The Army National Guard has exposed the personal information of more than 850,000 current and former members, by improperly handling a data transfer.
The servicemen and women may have had their names, home addresses, Social Security numbers, and dates of birth exposed when that data was transferred to a non-Department of Defense-accredited data center by a contract employee as part of a budget analysis.
An Army National Guard spokesperson described it as “more of a poor security practice,” than a breach, though classified as a breach.
"We believe the specific files containing [personal information were] safeguarded and not used to compromise anyone's identity," Kurt Rauschenberg told Army Times. "However, we want the public to know what happened just in case."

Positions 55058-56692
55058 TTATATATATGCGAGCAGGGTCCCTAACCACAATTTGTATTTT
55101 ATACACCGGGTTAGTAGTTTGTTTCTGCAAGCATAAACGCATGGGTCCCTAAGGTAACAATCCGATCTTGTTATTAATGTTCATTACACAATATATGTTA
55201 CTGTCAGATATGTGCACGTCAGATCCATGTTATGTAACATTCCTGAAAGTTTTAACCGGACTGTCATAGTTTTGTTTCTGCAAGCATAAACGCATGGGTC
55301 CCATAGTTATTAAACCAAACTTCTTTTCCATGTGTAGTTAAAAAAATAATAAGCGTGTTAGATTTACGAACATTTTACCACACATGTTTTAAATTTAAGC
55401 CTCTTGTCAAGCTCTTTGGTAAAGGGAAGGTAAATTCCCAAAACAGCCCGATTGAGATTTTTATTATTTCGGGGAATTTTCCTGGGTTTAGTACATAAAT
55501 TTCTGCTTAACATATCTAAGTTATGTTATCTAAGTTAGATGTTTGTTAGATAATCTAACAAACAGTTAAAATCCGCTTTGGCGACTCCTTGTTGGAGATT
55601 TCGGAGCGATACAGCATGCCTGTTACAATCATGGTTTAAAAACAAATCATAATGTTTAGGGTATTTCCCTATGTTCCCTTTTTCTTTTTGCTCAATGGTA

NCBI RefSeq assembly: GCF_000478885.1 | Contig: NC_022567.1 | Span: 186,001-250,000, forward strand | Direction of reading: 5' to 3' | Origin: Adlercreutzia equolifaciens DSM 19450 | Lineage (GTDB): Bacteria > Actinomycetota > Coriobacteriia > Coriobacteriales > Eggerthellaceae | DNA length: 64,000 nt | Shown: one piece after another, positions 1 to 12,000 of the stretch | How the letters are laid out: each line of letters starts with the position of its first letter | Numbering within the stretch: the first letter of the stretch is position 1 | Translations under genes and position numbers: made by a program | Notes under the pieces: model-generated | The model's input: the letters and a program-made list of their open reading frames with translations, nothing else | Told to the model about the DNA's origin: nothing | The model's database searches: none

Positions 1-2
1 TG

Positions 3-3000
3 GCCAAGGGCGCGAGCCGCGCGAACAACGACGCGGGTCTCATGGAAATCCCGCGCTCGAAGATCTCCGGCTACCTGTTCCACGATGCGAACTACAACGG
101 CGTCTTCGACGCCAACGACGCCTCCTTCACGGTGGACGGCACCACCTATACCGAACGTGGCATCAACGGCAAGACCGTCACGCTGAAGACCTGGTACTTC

IDT911’s chairman and founder and the former director of NJ Division of Consumer Affairs, Adam Levin, told Infosecurity that the problem with most government agencies (and thousands of businesses) is that they have “perfected poor security practices as an art form.”
“These sub-par efforts leave the door open to breaches—and literally none was a serious as the recent breach of the Office of Personnel Management where over 22 million Americans have seen their most sensitive information exposed and are now at risk due to an epic security fail,” he said. With breaches having become the third certainty in life, we cannot afford to allow poor security practices to put our people—particularly the defenders of our way of life—in harm’s way. This incident demonstrates once more that any system is only as secure as its weakest link and humans have proven yet again that we are the weakest link.”